Researchers have unearthed nearly two dozen vulnerabilities that could allow hackers to sabotage or disable a popular line of network-connected wrenches that factories around the world use to assemble sensitive instruments and devices.
The vulnerabilities, reported Tuesday by researchers from security firm Nozomi, reside in the Bosch Rexroth Handheld Nutrunner NXA015S-36V-B. The cordless device, which wirelessly connects to the local network of organizations that use it, allows engineers to tighten bolts and other mechanical fastenings to precise torque levels that are critical for safety and reliability. When fastenings are too loose, they risk causing the device to overheat and start fires. When too tight, threads can fail and result in torques that are too loose. The Nutrunner provides a torque-level indicator display that’s backed by a certification from the Association of German Engineers and adopted by the automotive industry in 1999. The NEXO-OS, the firmware running on devices, can be controlled using a browser-based management interface.
Nozomi researchers said the device is riddled with 23 vulnerabilities that, in certain cases, can be exploited to install malware. The malware could then be used to disable entire fleets of the devices or to cause them to tighten fastenings too loosely or tightly while the display continues to indicate the critical settings are still properly in place. B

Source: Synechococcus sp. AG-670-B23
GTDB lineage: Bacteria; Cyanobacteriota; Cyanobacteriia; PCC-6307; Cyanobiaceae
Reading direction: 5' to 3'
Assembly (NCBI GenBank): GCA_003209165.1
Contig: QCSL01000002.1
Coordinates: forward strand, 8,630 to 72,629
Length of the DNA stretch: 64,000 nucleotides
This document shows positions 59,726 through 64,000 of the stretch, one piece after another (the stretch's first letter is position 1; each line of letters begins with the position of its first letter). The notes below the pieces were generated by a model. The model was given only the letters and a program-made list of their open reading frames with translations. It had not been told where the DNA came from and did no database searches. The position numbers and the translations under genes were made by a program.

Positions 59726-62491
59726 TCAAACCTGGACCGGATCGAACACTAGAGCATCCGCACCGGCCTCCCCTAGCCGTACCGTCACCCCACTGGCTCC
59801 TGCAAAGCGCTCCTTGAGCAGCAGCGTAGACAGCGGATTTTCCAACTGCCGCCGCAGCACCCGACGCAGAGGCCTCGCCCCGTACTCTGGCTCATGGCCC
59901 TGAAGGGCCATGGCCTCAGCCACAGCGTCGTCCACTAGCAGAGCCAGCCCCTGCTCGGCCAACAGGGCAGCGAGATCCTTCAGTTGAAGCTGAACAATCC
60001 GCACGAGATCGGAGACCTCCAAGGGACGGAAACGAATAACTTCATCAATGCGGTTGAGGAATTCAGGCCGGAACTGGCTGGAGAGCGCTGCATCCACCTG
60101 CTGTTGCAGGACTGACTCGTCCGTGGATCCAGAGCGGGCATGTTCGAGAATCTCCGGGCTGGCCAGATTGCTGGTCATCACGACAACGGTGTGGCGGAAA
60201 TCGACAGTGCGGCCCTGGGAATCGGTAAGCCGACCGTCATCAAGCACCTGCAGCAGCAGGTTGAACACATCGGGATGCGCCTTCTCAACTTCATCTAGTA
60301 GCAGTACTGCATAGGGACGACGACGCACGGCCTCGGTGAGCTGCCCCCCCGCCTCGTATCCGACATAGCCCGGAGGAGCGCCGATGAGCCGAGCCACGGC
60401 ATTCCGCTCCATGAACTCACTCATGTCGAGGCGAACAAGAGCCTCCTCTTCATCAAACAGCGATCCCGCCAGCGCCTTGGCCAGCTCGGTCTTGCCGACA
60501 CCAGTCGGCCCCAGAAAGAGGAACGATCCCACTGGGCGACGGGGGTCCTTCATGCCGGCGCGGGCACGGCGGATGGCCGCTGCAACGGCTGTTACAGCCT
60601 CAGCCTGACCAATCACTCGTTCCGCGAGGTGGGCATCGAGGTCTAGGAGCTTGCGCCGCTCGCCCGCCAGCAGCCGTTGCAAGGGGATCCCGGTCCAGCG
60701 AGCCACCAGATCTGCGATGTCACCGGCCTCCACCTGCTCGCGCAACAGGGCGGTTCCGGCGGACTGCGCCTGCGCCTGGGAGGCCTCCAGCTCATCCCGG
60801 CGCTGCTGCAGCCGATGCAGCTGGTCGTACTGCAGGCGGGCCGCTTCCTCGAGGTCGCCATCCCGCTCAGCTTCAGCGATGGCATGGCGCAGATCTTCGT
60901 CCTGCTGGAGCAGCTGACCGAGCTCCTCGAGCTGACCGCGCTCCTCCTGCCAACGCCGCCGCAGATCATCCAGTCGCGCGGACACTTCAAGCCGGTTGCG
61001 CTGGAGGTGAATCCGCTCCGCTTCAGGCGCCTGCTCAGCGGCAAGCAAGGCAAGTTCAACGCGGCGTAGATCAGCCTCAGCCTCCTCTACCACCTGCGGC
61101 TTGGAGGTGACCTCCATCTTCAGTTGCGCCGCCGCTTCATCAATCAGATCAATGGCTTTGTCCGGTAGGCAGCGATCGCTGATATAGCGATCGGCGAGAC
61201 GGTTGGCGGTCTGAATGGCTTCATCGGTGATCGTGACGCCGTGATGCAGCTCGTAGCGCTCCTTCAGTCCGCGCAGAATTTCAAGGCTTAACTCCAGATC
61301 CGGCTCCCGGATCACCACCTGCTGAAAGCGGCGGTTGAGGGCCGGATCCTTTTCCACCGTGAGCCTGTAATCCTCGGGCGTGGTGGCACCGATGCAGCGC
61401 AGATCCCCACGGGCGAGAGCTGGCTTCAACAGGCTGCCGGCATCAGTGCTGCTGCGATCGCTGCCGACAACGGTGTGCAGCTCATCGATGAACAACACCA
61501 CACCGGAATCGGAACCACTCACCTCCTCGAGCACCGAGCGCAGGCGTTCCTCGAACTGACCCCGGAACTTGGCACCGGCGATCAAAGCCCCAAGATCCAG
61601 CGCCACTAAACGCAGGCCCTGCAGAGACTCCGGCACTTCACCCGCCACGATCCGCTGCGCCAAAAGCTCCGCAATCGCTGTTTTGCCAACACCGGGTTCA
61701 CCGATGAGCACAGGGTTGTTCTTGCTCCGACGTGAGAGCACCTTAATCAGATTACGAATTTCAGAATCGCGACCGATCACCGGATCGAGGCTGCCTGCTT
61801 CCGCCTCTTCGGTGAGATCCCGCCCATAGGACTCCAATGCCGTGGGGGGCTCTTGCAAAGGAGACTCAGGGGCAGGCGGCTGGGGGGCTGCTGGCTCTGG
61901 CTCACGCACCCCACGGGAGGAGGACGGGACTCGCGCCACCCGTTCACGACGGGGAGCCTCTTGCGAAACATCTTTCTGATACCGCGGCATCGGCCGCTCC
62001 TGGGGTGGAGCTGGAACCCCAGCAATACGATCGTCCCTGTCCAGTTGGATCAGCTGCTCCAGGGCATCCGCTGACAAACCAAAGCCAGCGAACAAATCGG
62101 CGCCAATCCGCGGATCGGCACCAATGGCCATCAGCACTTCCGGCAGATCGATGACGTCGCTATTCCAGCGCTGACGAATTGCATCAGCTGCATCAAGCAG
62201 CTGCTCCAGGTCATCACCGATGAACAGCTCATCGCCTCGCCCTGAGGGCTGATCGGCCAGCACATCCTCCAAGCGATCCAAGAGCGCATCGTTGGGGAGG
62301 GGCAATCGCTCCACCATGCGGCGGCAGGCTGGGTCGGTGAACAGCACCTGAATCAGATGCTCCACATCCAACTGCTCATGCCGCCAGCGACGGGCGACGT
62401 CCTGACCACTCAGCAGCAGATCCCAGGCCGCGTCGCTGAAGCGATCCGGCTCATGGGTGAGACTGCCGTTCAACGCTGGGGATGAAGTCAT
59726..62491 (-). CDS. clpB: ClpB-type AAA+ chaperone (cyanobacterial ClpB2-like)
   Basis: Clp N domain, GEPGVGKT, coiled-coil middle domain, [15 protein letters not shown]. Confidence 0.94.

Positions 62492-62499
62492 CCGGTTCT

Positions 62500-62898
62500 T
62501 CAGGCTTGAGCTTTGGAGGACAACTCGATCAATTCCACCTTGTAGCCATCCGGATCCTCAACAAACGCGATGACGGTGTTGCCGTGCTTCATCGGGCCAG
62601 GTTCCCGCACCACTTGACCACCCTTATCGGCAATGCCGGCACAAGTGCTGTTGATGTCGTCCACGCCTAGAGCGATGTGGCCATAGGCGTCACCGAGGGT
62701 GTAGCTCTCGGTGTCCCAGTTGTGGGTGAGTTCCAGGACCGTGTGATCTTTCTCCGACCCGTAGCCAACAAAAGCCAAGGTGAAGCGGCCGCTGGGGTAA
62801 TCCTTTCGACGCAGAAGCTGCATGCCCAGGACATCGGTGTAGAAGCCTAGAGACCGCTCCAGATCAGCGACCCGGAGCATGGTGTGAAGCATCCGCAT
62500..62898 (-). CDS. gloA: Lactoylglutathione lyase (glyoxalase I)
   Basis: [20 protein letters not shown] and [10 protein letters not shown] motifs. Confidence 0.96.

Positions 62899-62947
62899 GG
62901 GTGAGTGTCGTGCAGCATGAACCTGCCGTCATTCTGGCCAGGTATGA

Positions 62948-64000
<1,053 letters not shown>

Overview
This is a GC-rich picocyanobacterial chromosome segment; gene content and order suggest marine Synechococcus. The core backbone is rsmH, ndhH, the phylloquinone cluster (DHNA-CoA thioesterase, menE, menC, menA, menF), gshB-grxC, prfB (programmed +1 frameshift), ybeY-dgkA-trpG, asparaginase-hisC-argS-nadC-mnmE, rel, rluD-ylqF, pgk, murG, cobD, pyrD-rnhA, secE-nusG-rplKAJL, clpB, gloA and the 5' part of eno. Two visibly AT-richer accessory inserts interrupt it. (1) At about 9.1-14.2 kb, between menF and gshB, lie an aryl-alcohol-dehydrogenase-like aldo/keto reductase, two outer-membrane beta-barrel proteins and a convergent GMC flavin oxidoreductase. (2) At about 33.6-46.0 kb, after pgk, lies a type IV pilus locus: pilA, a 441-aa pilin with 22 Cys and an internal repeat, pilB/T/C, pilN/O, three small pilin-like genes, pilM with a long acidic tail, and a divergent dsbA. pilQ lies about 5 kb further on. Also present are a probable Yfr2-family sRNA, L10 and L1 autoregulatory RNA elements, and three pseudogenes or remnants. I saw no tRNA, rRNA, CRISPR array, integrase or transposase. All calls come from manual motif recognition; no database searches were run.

Bosch officials emailed a statement that included the usual lines about security being a top priority. It went on to say that Nozomi reached out a few weeks ago to reveal the vulnerabilities. “Bosch Rexroth immediately took up this advice and is working on a patch to solve the problem,” the statement said. “This patch will be released at the end of January 2024.”
In a post, Nozomi researchers wrote:
The vulnerabilities found on the Bosch Rexroth NXA015S-36V-B allow an unauthenticated attacker who is able to send network packets to the target device to obtain remote execution of arbitrary code (RCE) with root privileges, completely compromising it. Once this unauthorized access is gained, numerous attack scenarios become possible. Within our lab environment, we successfully reconstructed the following two scenarios:
- Ransomware: we were able to make the device completely inoperable by preventing a local operator from controlling the drill through the onboard display and disabling the trigger button. Furthermore, we could alter the graphical user interface (GUI) to display an arbitrary message on the screen, requesting the payment of a ransom. Given the ease with which this attack can be automated across numerous devices, an attacker could swiftly render all tools on a production line inaccessible, potentially causing significant disruptions to the final asset owner.
- Manipulation of Control and View: we managed to stealthily alter the configuration of tightening programs, such as by increasing or decreasing the target torque value. At the same time, by patching in-memory the GUI on the onboard display, we could show a normal value to the operator, who would remain completely unaware of the change.